You’ve seen it at some point in your editing careers—heck, you’ve probably seen it in digital books as well: the spelling of the same word in three different ways; the use of the Oxford comma when the mood strikes; perhaps even a snippet of Vogon poetry.
Wait, sorry, probably not the Vogon poetry. Though, we do think that a certain United States presidential candidate does bear a striking resemblance to a Vogon... ????
Political banter aside, we want to cover how to tackle inconsistency in a manuscript, using the Accdon editor guidelines as a blueprint. (Don’t know what our guidelines are? They’re attached!)
Fig. versus Figure
You might notice, about halfway through the paper when the author’s energy is just about spent, that “Figure #” suddenly becomes “Fig. #” instead. No bueno. The author is required to use the same notation of figure throughout. As the editor, you can change the outlying instances into the one that appears more frequently. E.g.: If “Figure” appears more often than “Fig.,” then change “Fig.” to “Figure”—or vice versa.
Just make sure, when you make the change, that you leave a comment for the author, telling them why you made the change: “Editor has changed this term to maintain consistency throughout the manuscript” or something along those lines.
They’re baaaack! Sometimes, the numbering system the author uses in their manuscript will be indecipherable.
Why did the author say “two kumquats” and “2 oranges” in the same sentence? The world may never know.
The AMA style guide recommends the use of numerals (e.g.: 1, 2, 3,...) throughout the manuscript. Unless, of course, the situation falls under one of a few instances. These are covered in the attached Accdon editor guidelines. (Ordinals, however, are a different story. Any ordinal under 10th must be written out.)
How to fix this? If you see a number written out, and it doesn’t fall under one of those few instances, then simply change it over to our preferred style, and mark it with a comment: “Editor has changed this number to conform to the AMA Style Guide” or something similar to that effect.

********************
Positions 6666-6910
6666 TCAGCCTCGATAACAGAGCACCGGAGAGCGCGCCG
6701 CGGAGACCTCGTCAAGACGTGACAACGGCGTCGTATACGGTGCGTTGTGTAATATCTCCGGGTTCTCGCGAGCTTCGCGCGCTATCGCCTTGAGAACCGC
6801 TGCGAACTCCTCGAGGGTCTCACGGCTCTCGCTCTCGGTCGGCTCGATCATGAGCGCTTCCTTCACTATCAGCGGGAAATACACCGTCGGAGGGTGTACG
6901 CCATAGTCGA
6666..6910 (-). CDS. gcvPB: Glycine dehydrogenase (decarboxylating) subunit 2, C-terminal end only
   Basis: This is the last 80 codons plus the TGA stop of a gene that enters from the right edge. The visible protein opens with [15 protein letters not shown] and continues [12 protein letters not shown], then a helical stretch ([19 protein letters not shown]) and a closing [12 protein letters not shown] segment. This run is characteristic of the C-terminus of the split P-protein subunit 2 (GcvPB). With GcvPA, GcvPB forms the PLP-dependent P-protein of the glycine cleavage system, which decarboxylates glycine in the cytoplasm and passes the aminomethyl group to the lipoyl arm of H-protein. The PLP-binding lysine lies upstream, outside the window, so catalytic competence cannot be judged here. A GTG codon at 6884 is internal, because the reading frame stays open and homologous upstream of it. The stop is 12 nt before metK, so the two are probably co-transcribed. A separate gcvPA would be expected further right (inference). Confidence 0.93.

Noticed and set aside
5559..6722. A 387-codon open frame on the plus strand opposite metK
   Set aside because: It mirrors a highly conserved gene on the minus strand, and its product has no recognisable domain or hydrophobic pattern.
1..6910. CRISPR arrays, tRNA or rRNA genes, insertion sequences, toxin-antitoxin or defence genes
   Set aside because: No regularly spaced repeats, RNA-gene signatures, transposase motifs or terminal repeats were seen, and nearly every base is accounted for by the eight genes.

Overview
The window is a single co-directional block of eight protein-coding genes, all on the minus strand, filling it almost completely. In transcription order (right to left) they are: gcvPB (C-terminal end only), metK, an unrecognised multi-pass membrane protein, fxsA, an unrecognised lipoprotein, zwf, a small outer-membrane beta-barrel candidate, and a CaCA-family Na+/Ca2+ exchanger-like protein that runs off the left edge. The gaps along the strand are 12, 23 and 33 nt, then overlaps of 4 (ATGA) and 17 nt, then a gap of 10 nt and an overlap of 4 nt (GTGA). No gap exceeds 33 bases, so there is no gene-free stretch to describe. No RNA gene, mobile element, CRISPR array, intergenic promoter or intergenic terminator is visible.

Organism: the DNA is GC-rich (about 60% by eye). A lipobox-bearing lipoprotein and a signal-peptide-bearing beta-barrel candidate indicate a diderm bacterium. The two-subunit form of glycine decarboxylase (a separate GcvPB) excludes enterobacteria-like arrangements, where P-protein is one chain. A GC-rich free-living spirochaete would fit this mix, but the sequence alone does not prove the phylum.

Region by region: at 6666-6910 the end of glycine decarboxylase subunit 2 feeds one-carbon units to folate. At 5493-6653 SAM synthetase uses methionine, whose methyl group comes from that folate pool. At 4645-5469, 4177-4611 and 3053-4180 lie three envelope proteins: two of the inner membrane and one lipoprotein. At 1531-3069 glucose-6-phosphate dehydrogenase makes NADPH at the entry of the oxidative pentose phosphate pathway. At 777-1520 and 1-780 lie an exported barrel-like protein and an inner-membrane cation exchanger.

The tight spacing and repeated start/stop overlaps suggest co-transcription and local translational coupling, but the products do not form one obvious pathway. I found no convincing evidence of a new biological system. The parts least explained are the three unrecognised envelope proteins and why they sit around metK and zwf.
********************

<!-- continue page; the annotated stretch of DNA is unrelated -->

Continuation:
There is actually a really easy method (for numbers 2+, at least) that utilizes the advanced settings in the Find/Replace tool to do this, but that will be a tech update. Stay tuned!
The Oxford Comma
Hint: we love it. If we could write sonnets to it, we would. However, this being a professional setting, our ode to the Oxford comma must wait.
You’ll notice that, throughout a manuscript, the presence of an Oxford comma might be sparse at best. We are not asking you to painstakingly add in the Oxford comma throughout the document, but to treat it on a case-by-case basis:
If there are more Oxford commas than not, add it in where it is lacking. If the author just got a little artsy in one section of the manuscript, and left it out everywhere else, then delete the Oxford comma in that section. Leave a note, of course, explaining why: “Editor removed Oxford (serial) commas here to maintain consistency in document. If author wants them in the document, they must be added throughout.” Again, no need to quote verbatim. The same goes if you decide to be the hero(ine) and add them in.
Of course, we prefer the Oxford comma, but it is a stylistic choice on the author’s part—and depends whether or not they are utilizing UK or US English!
That is our newsletter update this month. Again, we’ve attached our style guide from a couple years back. If you think there is something missing on here, we would love to know. We want to update it to make it more applicable to your editing needs!
In the meantime, try not to panic, and don’t let that Vogon poetry give you a brain hemorrhage. It’s been shown to have that effect on non-Vogons...
(Please retain the reference in reprint: http://www.letpub.com/index.php?page=author_education_why_consistency_matters)